The news that the Ringling Brothers and Barnum and Bailey Circus will no longer tour America is a blow for all Americans whose fond memories of childhood included a day at the circus, and for future generations who will never have the opportunity to share this special experience.
The circus showed millions of Americans how humans and animals can bond and interact. It brought us a sense of wonder, it showed how interaction with animals can sometimes be unpredictable, and it gave us a chance to see animals we’d never see otherwise. Losing Ringling Brothers puts another brick in the wall that increasingly separates most Americans from interactions with a variety of animals. These interactions are built upon an understanding and respect for the fundamental differences between animals and humans, and it’s what makes the bond with animals so special.
Ringling Brothers circuses were notable because of their high level of commitment to scientific expertise, research, and understanding of the animals they worked with. They did not humanize elephants; they respected them. Through their elephant conservation centers in Florida and Sri Lanka, they devoted millions of dollars to elephant conservation and research and funded cutting edge research worldwide to advance scientific understanding of the animals they sought to preserve.
In recent years, the circus became the center of hateful campaigns by radical animal rights groups rejecting science-based animal care in favor of political agendas and self-proclaimed expertise. Thousands of well-meaning but misinformed individuals joined the bullying and legislative campaigns to stop circus parades or even to prevent use of tools, such as guides often mischaracterized as bullhooks, that humanely protected the safety of the animals and onlookers and made the public experiences possible.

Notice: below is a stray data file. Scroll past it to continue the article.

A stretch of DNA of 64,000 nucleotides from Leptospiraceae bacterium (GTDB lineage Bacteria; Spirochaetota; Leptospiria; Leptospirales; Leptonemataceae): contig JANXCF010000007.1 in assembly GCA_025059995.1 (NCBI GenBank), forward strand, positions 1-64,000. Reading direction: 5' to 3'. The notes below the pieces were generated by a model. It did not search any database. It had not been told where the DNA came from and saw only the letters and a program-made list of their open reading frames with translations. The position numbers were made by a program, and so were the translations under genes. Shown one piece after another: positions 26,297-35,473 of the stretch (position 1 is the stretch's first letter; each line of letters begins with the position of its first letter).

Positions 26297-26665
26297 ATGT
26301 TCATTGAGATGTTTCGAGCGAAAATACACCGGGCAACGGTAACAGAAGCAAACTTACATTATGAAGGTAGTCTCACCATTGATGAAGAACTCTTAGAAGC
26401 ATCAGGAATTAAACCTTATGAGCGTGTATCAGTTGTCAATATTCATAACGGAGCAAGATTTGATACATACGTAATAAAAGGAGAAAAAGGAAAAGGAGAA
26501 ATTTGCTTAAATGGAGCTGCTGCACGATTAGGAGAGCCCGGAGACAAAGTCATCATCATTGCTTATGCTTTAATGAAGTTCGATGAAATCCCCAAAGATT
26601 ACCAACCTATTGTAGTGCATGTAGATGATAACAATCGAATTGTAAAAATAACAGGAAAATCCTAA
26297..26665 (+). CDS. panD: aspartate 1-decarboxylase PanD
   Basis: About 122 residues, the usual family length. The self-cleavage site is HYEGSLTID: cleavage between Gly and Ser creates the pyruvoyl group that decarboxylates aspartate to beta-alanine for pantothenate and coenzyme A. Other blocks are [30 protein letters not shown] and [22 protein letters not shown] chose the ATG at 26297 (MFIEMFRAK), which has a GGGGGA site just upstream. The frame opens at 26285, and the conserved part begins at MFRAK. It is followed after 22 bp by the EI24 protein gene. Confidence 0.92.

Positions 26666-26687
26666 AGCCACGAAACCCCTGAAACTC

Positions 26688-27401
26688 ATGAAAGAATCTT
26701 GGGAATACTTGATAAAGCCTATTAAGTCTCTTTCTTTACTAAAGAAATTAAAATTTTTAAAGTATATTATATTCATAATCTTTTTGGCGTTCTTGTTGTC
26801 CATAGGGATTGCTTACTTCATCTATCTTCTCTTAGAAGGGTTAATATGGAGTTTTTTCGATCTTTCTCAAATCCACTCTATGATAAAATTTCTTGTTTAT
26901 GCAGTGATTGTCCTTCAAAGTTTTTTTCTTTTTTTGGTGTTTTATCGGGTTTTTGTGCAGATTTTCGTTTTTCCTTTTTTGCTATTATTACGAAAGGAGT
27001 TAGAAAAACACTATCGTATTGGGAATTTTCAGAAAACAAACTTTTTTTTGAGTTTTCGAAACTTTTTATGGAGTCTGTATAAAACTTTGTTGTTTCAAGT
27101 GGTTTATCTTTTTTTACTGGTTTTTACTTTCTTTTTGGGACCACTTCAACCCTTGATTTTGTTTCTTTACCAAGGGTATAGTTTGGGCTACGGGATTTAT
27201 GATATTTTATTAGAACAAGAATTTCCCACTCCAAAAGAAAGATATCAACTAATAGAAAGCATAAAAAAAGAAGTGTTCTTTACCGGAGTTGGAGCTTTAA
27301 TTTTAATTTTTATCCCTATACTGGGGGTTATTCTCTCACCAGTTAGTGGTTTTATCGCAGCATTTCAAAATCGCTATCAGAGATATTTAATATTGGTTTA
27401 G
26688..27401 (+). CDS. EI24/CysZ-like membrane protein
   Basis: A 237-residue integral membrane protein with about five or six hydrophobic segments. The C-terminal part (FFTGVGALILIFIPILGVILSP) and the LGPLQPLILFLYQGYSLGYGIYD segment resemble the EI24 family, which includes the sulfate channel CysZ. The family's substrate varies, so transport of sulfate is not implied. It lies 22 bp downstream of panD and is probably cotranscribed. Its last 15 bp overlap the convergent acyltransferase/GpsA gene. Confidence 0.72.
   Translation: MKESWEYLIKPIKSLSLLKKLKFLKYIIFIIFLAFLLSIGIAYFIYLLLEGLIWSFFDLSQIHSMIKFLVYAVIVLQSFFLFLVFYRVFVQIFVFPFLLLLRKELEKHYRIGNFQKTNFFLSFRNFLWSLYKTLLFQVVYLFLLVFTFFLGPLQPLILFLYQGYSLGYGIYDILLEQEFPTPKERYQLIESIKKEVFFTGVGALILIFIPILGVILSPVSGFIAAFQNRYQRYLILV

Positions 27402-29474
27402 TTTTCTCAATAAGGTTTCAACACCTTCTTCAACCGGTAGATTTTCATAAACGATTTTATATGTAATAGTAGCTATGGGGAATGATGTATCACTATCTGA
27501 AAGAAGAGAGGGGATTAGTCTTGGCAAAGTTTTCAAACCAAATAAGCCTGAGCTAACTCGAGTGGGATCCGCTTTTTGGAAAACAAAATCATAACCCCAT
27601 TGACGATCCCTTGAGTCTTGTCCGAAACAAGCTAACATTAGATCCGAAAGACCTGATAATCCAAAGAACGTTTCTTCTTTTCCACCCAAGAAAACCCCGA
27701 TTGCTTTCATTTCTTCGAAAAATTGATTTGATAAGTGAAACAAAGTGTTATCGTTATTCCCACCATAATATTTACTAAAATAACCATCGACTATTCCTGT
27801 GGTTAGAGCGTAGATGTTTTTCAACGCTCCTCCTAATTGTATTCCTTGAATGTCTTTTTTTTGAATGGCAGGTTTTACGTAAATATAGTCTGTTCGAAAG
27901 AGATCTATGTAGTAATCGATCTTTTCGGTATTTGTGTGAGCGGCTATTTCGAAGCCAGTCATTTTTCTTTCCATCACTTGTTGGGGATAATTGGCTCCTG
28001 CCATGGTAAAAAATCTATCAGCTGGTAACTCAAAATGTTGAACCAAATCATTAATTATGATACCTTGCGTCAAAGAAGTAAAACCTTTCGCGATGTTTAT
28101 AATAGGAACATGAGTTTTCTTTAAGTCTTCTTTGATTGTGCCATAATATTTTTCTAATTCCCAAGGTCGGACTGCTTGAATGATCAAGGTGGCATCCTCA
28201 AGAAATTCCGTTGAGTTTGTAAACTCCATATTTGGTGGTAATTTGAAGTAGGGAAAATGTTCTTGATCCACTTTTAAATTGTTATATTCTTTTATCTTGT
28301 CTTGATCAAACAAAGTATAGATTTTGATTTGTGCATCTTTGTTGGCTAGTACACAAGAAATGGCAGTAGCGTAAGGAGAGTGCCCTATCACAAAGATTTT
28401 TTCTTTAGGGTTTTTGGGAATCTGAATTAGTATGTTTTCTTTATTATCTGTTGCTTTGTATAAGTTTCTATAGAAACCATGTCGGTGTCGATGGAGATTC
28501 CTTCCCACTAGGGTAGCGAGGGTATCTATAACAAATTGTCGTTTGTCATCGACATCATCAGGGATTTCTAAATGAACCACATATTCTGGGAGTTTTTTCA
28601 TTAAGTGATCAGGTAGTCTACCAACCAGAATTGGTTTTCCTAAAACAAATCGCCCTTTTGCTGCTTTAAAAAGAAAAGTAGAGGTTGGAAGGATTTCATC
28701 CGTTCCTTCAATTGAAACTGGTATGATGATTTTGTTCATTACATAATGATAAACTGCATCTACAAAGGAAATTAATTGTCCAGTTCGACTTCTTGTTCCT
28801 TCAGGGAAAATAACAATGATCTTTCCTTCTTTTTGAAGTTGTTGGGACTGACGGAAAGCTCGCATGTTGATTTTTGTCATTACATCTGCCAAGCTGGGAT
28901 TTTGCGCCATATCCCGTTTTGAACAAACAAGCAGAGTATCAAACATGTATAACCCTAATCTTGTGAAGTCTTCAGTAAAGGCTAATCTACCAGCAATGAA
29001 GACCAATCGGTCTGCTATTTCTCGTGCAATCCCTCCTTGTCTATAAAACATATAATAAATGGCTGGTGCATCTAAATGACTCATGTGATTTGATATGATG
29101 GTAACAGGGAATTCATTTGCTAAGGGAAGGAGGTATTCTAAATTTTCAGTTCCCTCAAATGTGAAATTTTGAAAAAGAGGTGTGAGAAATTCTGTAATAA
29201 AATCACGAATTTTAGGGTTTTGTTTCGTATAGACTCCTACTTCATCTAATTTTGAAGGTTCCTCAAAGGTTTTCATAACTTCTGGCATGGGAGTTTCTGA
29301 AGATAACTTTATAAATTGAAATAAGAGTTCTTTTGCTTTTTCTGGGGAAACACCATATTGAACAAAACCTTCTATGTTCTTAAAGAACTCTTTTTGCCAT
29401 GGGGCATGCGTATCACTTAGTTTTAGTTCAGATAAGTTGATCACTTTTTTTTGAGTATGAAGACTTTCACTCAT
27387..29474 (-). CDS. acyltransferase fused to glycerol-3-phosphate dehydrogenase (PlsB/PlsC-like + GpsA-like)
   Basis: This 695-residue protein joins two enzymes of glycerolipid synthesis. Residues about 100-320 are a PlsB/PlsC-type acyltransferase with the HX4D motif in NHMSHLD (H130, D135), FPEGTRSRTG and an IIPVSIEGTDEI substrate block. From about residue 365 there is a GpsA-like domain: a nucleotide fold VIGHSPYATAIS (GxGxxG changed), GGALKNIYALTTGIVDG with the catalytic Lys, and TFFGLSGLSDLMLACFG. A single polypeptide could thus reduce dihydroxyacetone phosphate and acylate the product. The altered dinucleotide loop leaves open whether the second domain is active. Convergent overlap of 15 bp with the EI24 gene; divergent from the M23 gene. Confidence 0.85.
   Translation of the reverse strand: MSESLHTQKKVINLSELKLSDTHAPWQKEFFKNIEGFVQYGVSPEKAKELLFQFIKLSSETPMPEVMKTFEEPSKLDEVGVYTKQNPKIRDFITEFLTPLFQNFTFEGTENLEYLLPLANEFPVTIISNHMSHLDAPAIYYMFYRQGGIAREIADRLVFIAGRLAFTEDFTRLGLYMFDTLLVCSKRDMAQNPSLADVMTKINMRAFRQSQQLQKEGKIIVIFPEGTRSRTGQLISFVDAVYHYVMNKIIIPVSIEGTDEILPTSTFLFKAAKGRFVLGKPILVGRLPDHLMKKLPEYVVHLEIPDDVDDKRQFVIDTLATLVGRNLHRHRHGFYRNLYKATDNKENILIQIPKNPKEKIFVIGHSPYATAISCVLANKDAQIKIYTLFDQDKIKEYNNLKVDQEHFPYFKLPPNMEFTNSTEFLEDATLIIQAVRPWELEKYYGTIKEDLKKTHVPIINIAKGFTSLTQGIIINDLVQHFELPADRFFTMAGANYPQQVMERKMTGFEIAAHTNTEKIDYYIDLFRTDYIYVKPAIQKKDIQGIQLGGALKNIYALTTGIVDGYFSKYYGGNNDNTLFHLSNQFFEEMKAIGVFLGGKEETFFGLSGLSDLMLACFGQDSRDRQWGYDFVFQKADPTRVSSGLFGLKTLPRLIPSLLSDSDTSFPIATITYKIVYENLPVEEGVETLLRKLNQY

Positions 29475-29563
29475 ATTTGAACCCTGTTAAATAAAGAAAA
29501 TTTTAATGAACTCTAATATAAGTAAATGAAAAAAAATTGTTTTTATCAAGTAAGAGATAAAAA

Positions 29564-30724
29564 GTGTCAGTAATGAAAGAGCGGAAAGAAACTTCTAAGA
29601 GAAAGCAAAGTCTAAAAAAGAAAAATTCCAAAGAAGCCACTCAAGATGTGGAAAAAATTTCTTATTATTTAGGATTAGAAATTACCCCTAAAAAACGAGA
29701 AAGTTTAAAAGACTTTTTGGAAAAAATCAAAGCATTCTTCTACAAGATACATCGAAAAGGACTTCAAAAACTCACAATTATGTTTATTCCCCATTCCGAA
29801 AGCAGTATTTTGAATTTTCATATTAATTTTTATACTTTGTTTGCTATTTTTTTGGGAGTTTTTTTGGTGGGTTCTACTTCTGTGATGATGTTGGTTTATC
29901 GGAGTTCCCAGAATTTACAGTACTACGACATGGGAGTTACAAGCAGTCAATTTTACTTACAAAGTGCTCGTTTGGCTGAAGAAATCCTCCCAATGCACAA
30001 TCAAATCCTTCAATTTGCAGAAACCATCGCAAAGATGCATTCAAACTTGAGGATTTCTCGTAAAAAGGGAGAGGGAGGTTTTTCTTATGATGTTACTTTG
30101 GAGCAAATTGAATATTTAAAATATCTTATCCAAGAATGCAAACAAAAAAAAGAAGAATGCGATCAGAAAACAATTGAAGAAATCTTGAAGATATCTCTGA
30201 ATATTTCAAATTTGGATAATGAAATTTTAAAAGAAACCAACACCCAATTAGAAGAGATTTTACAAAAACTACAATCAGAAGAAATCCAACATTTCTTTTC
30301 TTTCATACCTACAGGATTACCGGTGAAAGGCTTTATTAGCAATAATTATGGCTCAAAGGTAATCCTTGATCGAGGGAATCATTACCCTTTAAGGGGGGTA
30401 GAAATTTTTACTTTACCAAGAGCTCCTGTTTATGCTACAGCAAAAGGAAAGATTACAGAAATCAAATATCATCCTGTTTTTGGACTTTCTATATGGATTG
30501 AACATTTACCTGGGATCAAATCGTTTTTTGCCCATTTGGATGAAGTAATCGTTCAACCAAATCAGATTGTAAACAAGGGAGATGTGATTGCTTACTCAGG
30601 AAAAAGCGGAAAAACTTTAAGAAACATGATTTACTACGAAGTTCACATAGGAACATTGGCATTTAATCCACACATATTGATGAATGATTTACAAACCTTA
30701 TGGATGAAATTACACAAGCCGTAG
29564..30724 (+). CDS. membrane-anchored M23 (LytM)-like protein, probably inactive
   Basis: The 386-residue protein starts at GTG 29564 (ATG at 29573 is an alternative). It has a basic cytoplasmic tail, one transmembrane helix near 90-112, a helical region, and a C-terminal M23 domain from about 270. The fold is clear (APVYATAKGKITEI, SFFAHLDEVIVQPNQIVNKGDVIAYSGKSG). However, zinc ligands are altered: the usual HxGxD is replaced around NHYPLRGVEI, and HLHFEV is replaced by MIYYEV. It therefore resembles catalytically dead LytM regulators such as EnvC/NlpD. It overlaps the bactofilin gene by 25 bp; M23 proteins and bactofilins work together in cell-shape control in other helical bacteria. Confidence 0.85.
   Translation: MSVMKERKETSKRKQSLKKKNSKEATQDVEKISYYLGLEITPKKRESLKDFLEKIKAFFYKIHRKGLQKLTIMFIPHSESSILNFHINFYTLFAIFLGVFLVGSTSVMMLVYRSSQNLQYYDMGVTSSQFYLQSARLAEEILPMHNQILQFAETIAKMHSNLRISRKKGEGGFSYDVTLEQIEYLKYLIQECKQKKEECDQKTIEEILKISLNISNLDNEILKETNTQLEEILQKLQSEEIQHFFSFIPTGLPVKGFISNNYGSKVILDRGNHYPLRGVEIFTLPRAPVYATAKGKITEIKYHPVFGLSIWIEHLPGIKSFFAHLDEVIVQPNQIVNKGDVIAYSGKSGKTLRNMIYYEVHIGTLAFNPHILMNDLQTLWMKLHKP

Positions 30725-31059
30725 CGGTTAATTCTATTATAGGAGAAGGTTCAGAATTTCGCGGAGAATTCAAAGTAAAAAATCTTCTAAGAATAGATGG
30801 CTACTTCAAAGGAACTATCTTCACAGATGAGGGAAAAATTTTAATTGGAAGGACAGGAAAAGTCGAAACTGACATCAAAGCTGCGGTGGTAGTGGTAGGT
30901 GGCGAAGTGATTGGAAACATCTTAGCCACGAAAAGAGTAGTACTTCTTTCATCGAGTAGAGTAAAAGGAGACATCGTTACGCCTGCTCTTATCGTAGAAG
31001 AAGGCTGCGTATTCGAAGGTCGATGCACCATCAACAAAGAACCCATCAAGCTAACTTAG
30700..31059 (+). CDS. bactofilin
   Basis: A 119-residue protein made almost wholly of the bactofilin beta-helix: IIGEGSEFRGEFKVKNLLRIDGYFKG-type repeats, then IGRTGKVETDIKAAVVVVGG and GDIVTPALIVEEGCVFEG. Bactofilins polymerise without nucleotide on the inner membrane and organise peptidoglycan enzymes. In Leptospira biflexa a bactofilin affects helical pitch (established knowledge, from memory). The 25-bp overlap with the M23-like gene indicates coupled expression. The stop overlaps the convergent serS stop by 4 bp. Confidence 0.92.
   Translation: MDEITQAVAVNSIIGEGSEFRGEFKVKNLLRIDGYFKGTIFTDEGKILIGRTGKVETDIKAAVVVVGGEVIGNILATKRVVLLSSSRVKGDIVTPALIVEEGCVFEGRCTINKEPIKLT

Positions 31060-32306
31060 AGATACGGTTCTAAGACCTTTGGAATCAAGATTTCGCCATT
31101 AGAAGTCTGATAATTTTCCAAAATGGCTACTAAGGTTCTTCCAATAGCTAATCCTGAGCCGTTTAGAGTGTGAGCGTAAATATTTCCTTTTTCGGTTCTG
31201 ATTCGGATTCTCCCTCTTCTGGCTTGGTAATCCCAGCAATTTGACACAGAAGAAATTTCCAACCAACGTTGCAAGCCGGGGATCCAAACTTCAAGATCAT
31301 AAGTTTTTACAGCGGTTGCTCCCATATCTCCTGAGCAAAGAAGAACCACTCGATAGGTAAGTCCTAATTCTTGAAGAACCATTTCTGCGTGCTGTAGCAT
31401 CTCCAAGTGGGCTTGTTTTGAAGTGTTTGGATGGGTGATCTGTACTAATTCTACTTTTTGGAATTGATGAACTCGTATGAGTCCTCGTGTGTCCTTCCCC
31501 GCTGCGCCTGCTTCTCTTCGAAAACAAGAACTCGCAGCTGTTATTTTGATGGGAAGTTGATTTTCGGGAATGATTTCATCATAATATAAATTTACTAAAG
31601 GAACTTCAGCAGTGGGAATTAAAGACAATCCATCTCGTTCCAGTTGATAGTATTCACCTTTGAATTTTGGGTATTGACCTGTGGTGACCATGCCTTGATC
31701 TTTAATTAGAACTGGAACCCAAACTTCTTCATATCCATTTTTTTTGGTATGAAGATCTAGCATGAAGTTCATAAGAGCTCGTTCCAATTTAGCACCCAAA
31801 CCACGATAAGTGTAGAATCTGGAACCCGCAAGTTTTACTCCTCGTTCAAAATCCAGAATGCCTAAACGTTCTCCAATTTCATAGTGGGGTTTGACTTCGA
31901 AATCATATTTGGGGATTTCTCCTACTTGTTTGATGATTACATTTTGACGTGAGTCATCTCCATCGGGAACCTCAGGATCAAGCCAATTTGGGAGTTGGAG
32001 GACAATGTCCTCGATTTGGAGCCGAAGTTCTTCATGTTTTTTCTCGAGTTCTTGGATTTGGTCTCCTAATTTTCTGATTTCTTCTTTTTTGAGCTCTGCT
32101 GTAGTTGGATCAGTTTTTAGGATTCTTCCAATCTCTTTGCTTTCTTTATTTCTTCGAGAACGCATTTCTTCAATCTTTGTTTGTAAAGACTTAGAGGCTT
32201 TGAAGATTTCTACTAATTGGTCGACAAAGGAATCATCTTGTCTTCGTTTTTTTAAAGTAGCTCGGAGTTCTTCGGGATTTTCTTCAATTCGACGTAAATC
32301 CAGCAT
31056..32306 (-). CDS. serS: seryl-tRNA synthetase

Ringling Brothers was vindicated in federal courts after animal rights groups falsely accused them of cruel practices, and used litigation to pursue fraudulent claims against the circus. In 2012, American Society for Prevention of Cruelty (ASPCA) paid $9.3 million to settle their portion of these damages to Feld. In 2014, the Humane Society of the United States (HSUS) settled a Racketeer-Influenced and Corrupt Organizations (RICO) lawsuit for $15 million after it became clear that HSUS and others had made false claims about animal cruelty by Ringling Brothers, including paying a witness to lie in court about animal care at the Ringling Brothers facilities.
Despite these wins, the challenges for the circus continued. In 2016 alone, dozens of communities around the country sought bans on the use of bullhooks or animal acts based on misinformation by extreme animal protection groups. Falsehoods about animal cruelty easily captured the imagination of a public with little animal experience or reference point to judge appropriate animal care.
In 2016, Ringling Brothers announced it would retire all its elephants to its conservation centers, foreshadowing the final closing of the circus announced Saturday.
The loss of the circus represents the damage that hatred, extremism and bullying can cause to science, the public good, and the human-animal bond.
The groups that fraudulently attacked Ringling Brothers continue to attack dog breeders as “cruel puppy mills”. For the sake of our animals and the future of the human- animal bond, let’s learn from this tragedy, take time to ask tough questions about bullying attacks on animal enterprises, and ensure this situation never happens again.